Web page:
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2020 brings Earths warmest September on record

A sizzling September breaks records worldwide

GRAND RAPIDS, Mich — Climate takes center stage globally for the month of September.

According to scientists at the National Centers for Environmental Information, September 2020 was the warmest globally since 1880. This sets 2020 up to rank amongst the top three warmest years on record globally. 

Climate Breakdown

September's average global temperatures calculated out to 60.75° F. The average 20th-century temperature for September is 59.0° F. That puts September 2020 1.75° above-average. 

The past record years for September temperatures were in 2015 and 2016, at 60.71° F. Making September 2020 0.04° F above the previous record holder. 

The top 10 warmest Septembers have all taken place since 2005. Seven of the top ten years have occurred in the last seven years.

Global Impacts

As of October 7th, the United States has tied the record for billion-dollar natural disaster events. Including one wildfire event, one drought event, three hurricane events, and 11 severe storm events.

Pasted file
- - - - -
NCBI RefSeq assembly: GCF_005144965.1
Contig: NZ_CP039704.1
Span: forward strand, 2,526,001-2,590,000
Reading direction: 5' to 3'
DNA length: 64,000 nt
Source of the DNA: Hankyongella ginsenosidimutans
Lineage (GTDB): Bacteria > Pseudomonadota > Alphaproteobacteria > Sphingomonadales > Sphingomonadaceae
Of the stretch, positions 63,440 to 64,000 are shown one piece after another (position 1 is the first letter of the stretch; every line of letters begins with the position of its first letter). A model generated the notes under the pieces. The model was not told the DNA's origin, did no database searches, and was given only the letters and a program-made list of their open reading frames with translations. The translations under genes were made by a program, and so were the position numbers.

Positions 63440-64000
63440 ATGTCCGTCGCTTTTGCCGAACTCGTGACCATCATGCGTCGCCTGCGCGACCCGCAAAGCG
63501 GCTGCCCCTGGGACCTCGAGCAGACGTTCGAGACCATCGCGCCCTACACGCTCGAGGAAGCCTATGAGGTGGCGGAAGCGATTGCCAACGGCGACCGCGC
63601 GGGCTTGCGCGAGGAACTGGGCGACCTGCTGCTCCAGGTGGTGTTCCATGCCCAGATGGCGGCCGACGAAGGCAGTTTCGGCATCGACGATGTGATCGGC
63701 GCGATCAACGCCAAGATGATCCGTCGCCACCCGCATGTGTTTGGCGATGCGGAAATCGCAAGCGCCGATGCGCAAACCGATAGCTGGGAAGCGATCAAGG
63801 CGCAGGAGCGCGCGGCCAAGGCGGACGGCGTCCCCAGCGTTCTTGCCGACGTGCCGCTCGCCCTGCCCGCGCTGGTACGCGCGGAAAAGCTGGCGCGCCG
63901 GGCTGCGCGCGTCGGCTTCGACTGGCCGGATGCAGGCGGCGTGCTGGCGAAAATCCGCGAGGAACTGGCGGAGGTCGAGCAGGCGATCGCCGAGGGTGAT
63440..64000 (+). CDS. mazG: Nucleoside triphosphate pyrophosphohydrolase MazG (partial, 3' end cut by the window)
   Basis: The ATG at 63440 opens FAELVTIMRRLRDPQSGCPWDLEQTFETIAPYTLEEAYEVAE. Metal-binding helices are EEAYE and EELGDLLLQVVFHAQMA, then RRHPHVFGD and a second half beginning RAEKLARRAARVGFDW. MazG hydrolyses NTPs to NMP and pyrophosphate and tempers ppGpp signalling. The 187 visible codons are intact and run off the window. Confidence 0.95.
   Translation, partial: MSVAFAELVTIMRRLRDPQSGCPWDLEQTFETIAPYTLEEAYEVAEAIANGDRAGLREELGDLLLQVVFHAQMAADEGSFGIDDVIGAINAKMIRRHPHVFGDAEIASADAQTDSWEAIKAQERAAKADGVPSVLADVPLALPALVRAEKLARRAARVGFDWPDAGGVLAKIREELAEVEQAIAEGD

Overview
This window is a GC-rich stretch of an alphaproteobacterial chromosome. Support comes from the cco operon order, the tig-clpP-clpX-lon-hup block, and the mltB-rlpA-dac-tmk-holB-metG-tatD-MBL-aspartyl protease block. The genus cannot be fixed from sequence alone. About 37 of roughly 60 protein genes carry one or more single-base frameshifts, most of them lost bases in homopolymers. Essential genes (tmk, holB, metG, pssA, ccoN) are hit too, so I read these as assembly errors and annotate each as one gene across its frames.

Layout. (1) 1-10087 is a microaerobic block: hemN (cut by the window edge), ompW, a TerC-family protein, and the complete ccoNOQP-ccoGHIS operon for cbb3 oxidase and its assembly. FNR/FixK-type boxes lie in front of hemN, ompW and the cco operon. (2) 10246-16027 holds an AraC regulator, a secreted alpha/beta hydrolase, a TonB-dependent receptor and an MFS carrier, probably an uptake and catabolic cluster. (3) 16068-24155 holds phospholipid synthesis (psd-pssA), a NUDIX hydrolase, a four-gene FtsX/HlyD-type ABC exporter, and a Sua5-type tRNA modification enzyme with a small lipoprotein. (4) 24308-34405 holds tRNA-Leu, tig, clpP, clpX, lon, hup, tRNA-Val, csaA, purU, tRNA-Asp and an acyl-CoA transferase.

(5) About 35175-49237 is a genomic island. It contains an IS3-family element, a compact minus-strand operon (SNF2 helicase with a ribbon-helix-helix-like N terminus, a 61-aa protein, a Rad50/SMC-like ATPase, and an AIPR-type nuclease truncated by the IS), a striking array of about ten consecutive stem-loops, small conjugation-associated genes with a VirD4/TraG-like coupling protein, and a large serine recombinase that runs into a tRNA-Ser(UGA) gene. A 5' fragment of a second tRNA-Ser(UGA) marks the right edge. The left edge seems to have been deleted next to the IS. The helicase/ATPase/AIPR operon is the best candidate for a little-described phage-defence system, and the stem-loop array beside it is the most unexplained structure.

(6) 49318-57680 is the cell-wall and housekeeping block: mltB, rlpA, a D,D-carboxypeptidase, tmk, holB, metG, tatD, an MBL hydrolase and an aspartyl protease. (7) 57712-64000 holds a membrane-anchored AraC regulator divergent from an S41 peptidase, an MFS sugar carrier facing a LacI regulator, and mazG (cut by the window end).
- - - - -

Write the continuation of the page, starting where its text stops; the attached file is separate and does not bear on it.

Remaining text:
According to NOAA, Hurricane Laura is ranked at the top for costly damage with just over 14.1 billion dollars of damage. The derecho that moved through the midwest created eight billion dollars of damage. Ranking third is Hurricane Sally at five billion dollars. 

  1. Hurricane Laura, Aug. 27-29: $14 billion 
  2. Severe weather (derecho), Midwest, Aug. 8-12: $8 billion
  3. Hurricane Sally, Southeast, Sep. 11-18: $5 billion
  4. Hurricane Isaias, Eastern, Aug. 2-4: $5 billion
  5. Wildfire (CZU Complex Fire), California, Aug. 17-Sep. 22: $3.5 billion
  6. Severe weather, Midwest through Mid-Atlantic, Apr. 10-14: $3.45 billion
  7. Severe weather, Midwest through Mid-Atlantic, Apr. 6-9: $3.0 billion
  8. Severe weather, Central and Eastern U.S., Mar. 27-30: $2.9 billion
  9. Severe weather/Nashville tornado, Mar. 2-5: $2.4 billion
  10. Severe weather, Rockies, Plains, and Midwest U.S., May 20-24: $1.65 billion
  11. Severe weather, Texas, May 27-28: $1.55 billion
  12. Severe weather, Central and Eastern U.S., Feb. 3-8: $1.5 billion
  13. Severe weather, Plains through the Midwest U.S., May 4-5: $1.5 billion
  14. Severe weather, Plains and the mid-Atlantic U.S., Apr. 21-24: $1.45 billion
  15. Severe weather, Central and Eastern U.S., Jan. 10-12: $1.28 billion
  16.  Drought, U.S., Jan.-Sep: $1.0 billion 


Credit: NOAA/NCEI

A 2020 article complied with over 300 peer-reviewed studies looking at the connection between human-influenced climate change and extreme weather events. Results show overwhelming evidence that links human activity to increased extreme weather. With warming temperatures leading in the link between humans and extreme weather events.

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